He's writing about Potter's Slag Heap post that is itself about this hit piece in the Tribune-Review.
And as I said, unless I am missing the snark McNulty writes that while the entire essay is worth reading, the protesters are to blame for the bad press:
Surely they knew they were signing up for this kind of public flagellation when they targeted -- among all the corporate properties spread around Pittsburgh -- one owned by Mellon.That last link (to "Mellon") gets you to an old Brooks Jackson CNN piece from 1998. (The formating is kinda quirky so you might find that you can read it clearer here.) The entwining of Scaife money with right wing causes are well known to anyone reading this blog. But that's beside the point. I should point out that BNY Mellon owns the land upon which Occupy Pittsburgh's continuing its protest and I am not sure Richard Mellon Scaife has any direct connection to BNY Mellon. In a piece from 2007 describing the banking concerns of the various branches of the Mellon family, we learn:
Another well-known member of the Richard Beatty branch is Richard Mellon Scaife, who publishes the Pittsburgh Tribune-Review and is the chairman of several foundations, including the Sarah Scaife Foundation and the Allegheny Foundation. His mother was Sarah Cordelia Mellon, the daughter of Richard Beatty Mellon. There was a time when Mr. Scaife had a direct connection to the family institution; he was a member of Mellon Financial's board back when it was Mellon Bank from 1958 to 1979. [emphasis added.]Past tense. Perhaps things have changed. Perhaps not. Perhaps he still owns Mellon stock, perhaps not. No way to know for sure, is there? Unless I can see a direct connection, I can't assert that there's a direct connection. But again, that's beside the point.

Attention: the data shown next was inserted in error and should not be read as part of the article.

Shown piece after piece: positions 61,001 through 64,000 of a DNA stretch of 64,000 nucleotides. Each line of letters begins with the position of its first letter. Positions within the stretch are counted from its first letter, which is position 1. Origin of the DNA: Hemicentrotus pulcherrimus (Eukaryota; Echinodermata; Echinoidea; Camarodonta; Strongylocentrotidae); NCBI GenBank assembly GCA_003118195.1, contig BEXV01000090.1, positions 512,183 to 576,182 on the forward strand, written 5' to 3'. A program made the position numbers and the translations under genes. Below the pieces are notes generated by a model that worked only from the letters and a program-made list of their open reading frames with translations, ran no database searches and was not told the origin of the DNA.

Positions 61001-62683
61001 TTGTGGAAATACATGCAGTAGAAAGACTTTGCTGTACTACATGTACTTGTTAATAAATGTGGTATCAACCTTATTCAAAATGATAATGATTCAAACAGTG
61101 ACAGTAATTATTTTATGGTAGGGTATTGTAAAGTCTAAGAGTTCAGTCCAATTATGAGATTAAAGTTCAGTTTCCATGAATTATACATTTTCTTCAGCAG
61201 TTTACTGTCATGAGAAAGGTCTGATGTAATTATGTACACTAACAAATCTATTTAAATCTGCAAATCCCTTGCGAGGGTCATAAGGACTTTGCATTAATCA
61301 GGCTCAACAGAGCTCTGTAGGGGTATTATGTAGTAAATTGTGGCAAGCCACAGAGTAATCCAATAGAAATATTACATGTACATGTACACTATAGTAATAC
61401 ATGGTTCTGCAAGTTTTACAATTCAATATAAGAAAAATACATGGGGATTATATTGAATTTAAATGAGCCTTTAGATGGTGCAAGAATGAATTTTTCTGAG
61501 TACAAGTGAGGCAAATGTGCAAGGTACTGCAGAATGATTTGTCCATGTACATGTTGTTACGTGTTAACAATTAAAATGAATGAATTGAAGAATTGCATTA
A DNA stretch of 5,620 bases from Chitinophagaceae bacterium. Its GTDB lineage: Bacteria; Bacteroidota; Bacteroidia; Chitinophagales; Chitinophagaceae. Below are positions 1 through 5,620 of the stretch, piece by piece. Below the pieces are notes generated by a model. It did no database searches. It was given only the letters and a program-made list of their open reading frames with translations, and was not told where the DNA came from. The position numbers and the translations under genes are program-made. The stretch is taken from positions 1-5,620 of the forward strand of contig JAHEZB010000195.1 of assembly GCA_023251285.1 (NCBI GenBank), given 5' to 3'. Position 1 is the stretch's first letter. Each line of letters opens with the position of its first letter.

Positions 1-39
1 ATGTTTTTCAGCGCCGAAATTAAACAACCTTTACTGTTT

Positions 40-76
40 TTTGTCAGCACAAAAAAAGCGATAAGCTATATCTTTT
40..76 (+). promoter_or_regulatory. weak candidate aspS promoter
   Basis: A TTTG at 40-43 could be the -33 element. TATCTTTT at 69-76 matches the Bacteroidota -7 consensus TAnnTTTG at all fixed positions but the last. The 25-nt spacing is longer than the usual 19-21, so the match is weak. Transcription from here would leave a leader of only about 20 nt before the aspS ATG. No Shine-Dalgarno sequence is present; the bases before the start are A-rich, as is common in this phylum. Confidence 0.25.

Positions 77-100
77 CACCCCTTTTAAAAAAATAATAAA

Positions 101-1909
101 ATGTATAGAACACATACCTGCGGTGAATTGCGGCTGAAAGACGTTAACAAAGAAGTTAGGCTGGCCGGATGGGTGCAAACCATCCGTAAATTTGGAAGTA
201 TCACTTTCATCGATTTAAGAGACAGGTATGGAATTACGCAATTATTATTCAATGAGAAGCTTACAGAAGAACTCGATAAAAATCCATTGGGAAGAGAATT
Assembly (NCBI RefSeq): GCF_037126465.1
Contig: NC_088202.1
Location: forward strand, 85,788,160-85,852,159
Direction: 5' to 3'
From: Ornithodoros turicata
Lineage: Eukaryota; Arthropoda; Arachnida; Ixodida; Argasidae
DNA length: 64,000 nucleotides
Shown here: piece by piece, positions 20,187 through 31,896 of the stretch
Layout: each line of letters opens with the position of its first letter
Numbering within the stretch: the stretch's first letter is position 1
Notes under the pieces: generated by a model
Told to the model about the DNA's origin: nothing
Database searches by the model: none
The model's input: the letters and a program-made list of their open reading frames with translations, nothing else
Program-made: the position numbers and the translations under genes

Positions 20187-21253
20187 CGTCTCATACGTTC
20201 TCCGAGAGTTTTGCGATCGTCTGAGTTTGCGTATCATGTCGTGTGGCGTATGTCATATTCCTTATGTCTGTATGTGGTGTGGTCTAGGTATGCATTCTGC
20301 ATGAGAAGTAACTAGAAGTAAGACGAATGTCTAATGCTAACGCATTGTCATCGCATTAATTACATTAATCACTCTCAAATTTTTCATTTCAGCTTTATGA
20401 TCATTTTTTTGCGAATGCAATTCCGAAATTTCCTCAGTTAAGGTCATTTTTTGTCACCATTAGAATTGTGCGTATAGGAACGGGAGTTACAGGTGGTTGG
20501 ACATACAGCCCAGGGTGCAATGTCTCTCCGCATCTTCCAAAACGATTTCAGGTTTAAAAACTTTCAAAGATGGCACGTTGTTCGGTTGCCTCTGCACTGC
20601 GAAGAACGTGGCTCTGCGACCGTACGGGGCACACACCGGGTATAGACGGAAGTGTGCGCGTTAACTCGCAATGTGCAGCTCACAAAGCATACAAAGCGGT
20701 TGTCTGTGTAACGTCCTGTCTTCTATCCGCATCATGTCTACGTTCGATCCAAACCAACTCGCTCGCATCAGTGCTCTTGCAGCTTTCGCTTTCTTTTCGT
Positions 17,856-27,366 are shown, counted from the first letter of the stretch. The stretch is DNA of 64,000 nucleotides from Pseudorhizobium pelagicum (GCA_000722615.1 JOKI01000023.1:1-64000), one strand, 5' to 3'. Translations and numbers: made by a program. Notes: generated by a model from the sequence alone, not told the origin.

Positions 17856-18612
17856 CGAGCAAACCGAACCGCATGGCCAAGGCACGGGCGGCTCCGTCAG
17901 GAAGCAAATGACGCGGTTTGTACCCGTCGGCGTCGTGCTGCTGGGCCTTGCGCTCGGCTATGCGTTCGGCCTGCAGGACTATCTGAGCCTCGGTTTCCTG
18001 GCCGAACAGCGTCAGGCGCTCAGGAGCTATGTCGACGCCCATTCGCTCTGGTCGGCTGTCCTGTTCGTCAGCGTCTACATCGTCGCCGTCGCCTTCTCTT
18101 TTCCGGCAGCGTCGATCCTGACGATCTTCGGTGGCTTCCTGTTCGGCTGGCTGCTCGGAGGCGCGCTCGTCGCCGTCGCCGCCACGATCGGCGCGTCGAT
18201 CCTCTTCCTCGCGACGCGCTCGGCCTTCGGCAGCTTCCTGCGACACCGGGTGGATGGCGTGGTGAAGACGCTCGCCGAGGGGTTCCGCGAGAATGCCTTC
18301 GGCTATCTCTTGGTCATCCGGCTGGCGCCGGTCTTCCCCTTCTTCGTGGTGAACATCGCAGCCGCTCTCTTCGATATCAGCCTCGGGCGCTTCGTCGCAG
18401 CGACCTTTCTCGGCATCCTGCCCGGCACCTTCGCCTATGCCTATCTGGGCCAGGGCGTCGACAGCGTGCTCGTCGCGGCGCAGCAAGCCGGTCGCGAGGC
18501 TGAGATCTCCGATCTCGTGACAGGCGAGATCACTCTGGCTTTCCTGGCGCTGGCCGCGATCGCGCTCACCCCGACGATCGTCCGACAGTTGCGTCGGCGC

The point is, take a disinterested step back and take a look at what McNulty is saying. He's saying that the protesters are to blame because they should have known that a backlash like this was going to take place - that the conservative paper in town would counter attack either at the behest of its connection to a wealthy multinational corporation or as a favor to it or in philosophical sympathy with it.
But isn't that (too much corporate influence if not outright control of the news media) among the issues the OWS movement is protesting?
Doesn't Vidonic's hit piece prove that they're right?
Or maybe I missed McNulty's snark. Maybe he's saying that all along and I just missed it.
UPDATE: An astute reader whose opinion I value big time emailed in to let me know that I, indeed, missed McNulty's snark. Apologies all around.